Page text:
It Began With A Run


The adventure began during the first week of December 1990. I was out jogging around the perimeter of the Air Force base where I was stationed in Italy.

As I was running, I suddenly felt a pain. No, not like the pain that is commonly associated with a muscle pull or a bone pain, but a burning pain. The pain was right around the sternum. I passed a friend who was running and started to complain about how thick the air was that day. My friend questioned my judgment with one look. I did not understand his look then. I ran on, with the burning pain in my chest.

The day after my “thick air” run, I was running and again felt the burning sensation in my chest. This time, it started moving to my right shoulder and then down my right arm, finally stopping at the tips of my two outer fingers. The pain was so weird and so sudden that I felt at that point a very gloomy feeling of death. But I was a healthy 35-year-old. For Pete’s sake, there was no way I was REALLY sick. Right? I shook the pain off as if it were a muscle sprain.

I told my wife, Kathy, I had a pain, described it as probably a cold and took some more cold medicine. Later I found out that high blood pressure was part of the problem with my heart, and taking something that was high in sodium was probably not smart at all. But, heck, what did I know?

I ran again the next day and guess what happened? Duh, I had the same pain, and this time I barely made it a quarter mile before I could not feel my right arm. So, I went back to the gym, took a shower and returned to work. I thought I might have something more than just a cold (probably not, but you never know), and thought the doctor could cure my ills. I made the appointment and hoped that it would be just a quick examination and I could get back to eating what I wanted, and exercising.

The doctor took a look at me, saw that I was a healthy weight, did not smoke, exercised, and then he listened to my heart. At first, because of my healthy history and habits, he ruled out anything having to do with the heart from the standpoint of diseased heart tissue. Then I told him that I had this foreboding of death. I said something like “funny, no?” to him. This resulted in a stare and then jotting of notes. He referred me to the Naval Hospital at Naples to ensure that they could rule out the heart. I would drive up within the next few days and undergo a stress test.

In the meantime, I was not allowed to run. That didn’t stop me from running, but the pain was a little too much, so I didn’t run as far. Really stupid, you say? Denial was part of the plan that I executed again and again, using my running skill to test the heart. The doctors would later say that I used my own personal stress test to see how far I could take the pain. Fortunately for me, as one doctor said later, I have a strong heart and it never failed me.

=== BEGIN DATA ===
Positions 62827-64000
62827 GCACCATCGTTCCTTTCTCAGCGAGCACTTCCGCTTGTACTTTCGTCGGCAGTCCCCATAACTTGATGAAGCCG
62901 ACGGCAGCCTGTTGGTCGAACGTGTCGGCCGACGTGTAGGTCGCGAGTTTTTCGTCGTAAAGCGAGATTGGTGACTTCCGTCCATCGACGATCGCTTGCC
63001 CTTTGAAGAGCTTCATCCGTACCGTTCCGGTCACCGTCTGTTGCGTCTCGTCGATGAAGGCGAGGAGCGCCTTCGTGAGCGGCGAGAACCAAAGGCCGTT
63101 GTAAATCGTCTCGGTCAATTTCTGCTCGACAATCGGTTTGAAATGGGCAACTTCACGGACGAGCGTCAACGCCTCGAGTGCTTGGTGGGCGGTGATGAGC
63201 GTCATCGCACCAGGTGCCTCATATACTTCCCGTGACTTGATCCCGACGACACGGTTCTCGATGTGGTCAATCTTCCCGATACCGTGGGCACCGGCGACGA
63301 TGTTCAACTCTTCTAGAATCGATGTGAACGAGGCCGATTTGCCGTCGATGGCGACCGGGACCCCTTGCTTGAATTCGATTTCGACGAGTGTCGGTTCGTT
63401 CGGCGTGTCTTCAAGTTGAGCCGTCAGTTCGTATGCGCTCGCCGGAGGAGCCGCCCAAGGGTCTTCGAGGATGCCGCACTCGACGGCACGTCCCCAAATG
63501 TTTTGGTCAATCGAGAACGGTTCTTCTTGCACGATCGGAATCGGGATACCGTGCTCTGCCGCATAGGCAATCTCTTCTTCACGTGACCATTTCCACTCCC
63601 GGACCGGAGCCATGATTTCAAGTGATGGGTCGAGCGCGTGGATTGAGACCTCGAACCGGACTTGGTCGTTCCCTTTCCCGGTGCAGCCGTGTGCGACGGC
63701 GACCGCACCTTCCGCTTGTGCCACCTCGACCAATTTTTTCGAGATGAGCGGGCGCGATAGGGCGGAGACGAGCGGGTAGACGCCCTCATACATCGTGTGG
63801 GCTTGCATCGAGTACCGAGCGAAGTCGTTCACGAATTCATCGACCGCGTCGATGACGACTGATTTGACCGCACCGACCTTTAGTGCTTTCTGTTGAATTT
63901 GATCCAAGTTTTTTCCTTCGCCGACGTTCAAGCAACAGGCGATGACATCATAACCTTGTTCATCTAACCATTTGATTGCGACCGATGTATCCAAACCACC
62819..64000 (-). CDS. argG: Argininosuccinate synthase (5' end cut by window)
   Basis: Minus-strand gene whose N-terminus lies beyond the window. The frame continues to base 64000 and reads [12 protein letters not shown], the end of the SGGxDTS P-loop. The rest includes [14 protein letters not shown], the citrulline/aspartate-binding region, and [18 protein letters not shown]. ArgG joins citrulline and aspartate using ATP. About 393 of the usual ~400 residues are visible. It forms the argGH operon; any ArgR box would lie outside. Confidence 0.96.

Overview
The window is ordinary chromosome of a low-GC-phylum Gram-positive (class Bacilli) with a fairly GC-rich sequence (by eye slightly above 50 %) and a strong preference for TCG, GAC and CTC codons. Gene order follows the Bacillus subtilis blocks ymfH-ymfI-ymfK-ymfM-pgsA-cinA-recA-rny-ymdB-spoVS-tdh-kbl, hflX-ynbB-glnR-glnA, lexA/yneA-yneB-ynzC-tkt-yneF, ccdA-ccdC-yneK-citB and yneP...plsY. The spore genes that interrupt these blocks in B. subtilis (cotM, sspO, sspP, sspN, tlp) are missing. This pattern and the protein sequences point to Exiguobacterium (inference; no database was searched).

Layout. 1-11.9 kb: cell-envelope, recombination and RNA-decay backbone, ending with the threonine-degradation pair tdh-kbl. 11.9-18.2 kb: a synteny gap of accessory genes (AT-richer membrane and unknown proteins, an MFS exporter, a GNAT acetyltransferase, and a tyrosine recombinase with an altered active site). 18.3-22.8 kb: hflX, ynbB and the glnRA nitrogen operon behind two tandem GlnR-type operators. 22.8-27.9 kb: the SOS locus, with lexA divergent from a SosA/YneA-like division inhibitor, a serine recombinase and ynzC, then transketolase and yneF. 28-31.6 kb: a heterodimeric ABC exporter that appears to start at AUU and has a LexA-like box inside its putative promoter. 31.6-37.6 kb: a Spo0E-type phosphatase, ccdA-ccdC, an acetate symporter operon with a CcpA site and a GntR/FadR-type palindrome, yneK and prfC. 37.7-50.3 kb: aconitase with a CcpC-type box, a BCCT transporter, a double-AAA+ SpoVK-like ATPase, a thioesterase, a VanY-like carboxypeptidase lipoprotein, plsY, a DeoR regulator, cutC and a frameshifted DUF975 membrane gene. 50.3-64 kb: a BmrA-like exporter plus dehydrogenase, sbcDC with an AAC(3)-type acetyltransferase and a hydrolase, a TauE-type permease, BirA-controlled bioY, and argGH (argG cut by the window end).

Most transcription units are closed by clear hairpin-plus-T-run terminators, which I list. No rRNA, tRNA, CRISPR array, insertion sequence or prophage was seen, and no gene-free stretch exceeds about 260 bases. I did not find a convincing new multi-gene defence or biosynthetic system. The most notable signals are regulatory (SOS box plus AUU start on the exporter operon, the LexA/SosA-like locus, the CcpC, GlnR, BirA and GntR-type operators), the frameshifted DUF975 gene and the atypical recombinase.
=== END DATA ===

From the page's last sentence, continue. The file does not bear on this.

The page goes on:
Over the next several years I had a half-dozen heart events that put me in the hospital. There were numerous bouts of angina as my coronary arteries slowly failed. I visited several catheterization labs in Europe and the United States for angioplasties that would push the plaque aside for a few months. After my fourth angina event — over the July 4th holiday in 1991 — the doctors at Walter Reed Army Medical Center performed an angioplasty and atherectomy. I was 35 years old, and they said they had never done that procedure on someone so young. And it did the trick for almost a decade, until I blocked again in 2000 while running. That was my sixth cardiac event, and my sixth procedure was a triple bypass.

The result — I am on statin drugs and blood pressure medicine, but thanks to some great support from my family and my doctor, along with some smarter eating and exercise, I have been pain free for over 15 years. My wife and I decided to write a book on the subject — called “Whole Heartedly — A Journal/Journey.”

Heart disease is something that you do not cure, but control. You have to be aware that this is something that will be with you for the rest of your life. If you come to that realization, and work to control the disease, you can live a long and prosperous life. I run, spend time with my children and my wife and know that they were the ones that helped me through this nightmare. They are the ones who are always there. Take advantage of those assets.

Survivor Chris Greco with his wife Kathy and daughters Kata and Sara

This information is provided as a resource to our readers. The tips, products or resources listed or linked to have not been reviewed or endorsed by the American Heart Association.

Our HeartFelt department highlights our readers’ experiences with heart disease from their own perspective. We’re always looking for contributions, so please send us yours. Before submitting, please review our Writer’s Guidelines.

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